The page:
Monthly Archives: January 2016

7 steps to creating a career Mind Map

Article by Belinda Fuller

7 Steps to Creating a Mind Map to Explore Your CareerIf there are areas of your career you’d like to improve, including the changes you need to make to achieve more success or happiness, a Mind Map could be just the tool to help you brainstorm and discover your career purpose.

Invented by Tony Buzan as a learning and memory tool while he was struggling to take effective notes as a student, a Mind Map is a diagram used to organise all kinds of information in a more visual and memorable way. Usually, Mind Maps are created around one single topic. An image is drawn in the centre of a blank piece of paper then ideas are added around it with key ideas linked directly to the central subject, and other ideas branching out from these.

A key factor to creating a successful Mind Map is the use of colour, images and curved lines to link ideas, which encourages brainstorming and makes it easier for our brains to remember. Since the human brain finds it easier to remember images rather than words, and it thinks in multiple directions simultaneously – a Mind Map can provide a more effective problem-solving and memory tool than written notes or lists.

There are several Apps and websites available to help you create your Mind Map, or you can simply grab a piece of A4 paper and some coloured pencils and do it the old fashioned way!

7 Steps:

Step 1: Start in the centre of a blank page turned sideways. Using the paper in landscape will give your brain the freedom it needs to spread out in all directions.

Step 2: Your central idea is your career – so start with this using an image or picture to represent it. This helps you to use your imagination because an image is more interesting to the brain than words.

Step 3: Draw your main branches connected to the central image and connect your second and third level branches to the first and second levels. Your brain works by association and likes linking things together in an orderly way. Connecting the branches will help you more easily visualise your primary areas of interest and come up with ideas that relate to them.

Step 4: Make your connecting lines curved rather than straight since curved lines are more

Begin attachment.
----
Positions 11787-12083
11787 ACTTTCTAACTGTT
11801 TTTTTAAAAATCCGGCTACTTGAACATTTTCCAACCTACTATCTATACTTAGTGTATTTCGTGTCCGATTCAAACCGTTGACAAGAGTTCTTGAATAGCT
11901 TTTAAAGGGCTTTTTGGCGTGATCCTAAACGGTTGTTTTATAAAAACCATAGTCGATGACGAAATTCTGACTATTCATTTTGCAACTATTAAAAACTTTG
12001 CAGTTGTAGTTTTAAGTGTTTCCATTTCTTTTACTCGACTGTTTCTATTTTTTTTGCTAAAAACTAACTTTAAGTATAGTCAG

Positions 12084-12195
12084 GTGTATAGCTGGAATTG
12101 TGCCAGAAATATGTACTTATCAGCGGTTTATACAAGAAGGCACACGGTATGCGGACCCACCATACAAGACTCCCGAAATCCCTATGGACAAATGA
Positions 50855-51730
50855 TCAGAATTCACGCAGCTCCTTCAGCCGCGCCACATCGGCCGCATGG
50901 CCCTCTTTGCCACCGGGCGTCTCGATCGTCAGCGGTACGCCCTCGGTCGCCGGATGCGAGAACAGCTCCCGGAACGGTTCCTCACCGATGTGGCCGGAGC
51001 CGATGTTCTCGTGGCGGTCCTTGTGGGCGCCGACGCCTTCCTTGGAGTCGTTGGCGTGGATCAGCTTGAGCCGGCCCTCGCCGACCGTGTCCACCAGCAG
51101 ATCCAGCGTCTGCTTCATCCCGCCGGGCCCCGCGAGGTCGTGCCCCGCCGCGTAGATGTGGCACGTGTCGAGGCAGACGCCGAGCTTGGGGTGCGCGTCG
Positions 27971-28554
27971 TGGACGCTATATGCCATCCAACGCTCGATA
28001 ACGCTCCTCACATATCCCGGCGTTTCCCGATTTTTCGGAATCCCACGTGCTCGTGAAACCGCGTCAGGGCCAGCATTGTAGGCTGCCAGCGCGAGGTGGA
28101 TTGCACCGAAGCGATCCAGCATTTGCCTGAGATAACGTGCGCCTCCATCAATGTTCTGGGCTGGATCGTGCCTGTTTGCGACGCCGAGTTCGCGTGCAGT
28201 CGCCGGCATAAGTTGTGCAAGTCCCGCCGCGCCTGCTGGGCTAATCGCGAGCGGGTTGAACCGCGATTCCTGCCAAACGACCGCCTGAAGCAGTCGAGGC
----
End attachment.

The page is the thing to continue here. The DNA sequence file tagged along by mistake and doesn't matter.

interesting to your brain. Use a combination of colours, images, and words – which again makes it more interesting to your brain and encourages creative thinking.

Step 5: Use one key word for your main branches and then start to brainstorm all the areas you need to consider – creating this wide array of ideas helps you gain a clearer picture of where you’d like to go and how you’re going to get there.

Step 6: Use images throughout your Mind Map because it is said that every image is worth a thousand words. That means if you have only 10 images in your Mind Map, it’s the equivalent of 10,000 words of notes!

Step 7: Once you have your mind map, use it as the basis to create an execution strategy or road map if you like that will help you achieve your career dreams.

A Mind Map is a creative outlet and should be approached with an open and uninhibited mind – try not to place any limits on yourself as to the number of thoughts, ideas and connections you make.

Ideas for sub-topics include your current job, your dream job, reasons why you want your dream job, key strengths, weaknesses or areas for improvement, core values – especially things that you won’t compromise, interests, lifestyle goals, possible or required training/education, limitations or barriers, areas where you want to work, areas where you don’t want to work, companies that interest you, and role models.

Would you like assistance from a Career Counsellor or Career Advisor to help you map out your career goals to ensure success? If so, please see our Career Coaching Services.

Hot Careers for 2016

Article by Belinda Fuller

Hot Careers for 2016With latest data indicating a slight increase in new job ads and steady growth throughout 2015, Australia’s job market is looking more positive than it did this time last year. SEEK data indicates increasing business confidence and hiring intentions which has had a direct impact on rising job advertisements on the site. But what areas are in highest demand?

SEEK’s outlook is supported by Manpower Employment’s most recent Outlook Survey, with 15 percent of local employers surveyed looking to increase headcount in 2016. Although this report does indicate some caution amongst Australian employers’ hiring intentions with many choosing to hedge risk by employing contractors or temporary staff.

SEEK also reported slightly less competition with fewer people applying for each advertised role, which is great news if you’re looking to review your career in 2016. With new job ads on the SEEK site achieving an annual increase of 7.8%, growth is the result of continued strength across a wide range of industries, including Healthcare & Medical, Trades & Services, Government & Defence, Education & Training, Design & Architecture, Retail & Consumer Products, and Information & Communication Technology. While market analysts have varying opinions on the state of Australia’s labour market and the future trends we can expect, SEEK has outlined the five ‘hot jobs’ for 2016. Here they are:

1: Front End Programmers – with growth of 50% over last year, this job is in high demand in Australia as we retain our position as one of the world’s top 10 e-commerce markets. SEEK expects the demand for Front End Programmers to continue in 2016 as the e-commerce industry goes from strength to strength. The demand for people with skills and experience in this field is rapidly outstripping supply, making it a favourable employment market for programmers with the right skill set.

2: Carpenters – with growth of 40% over last year, skilled carpenters are in high demand as the construction industry and real-estate market both continue to grow.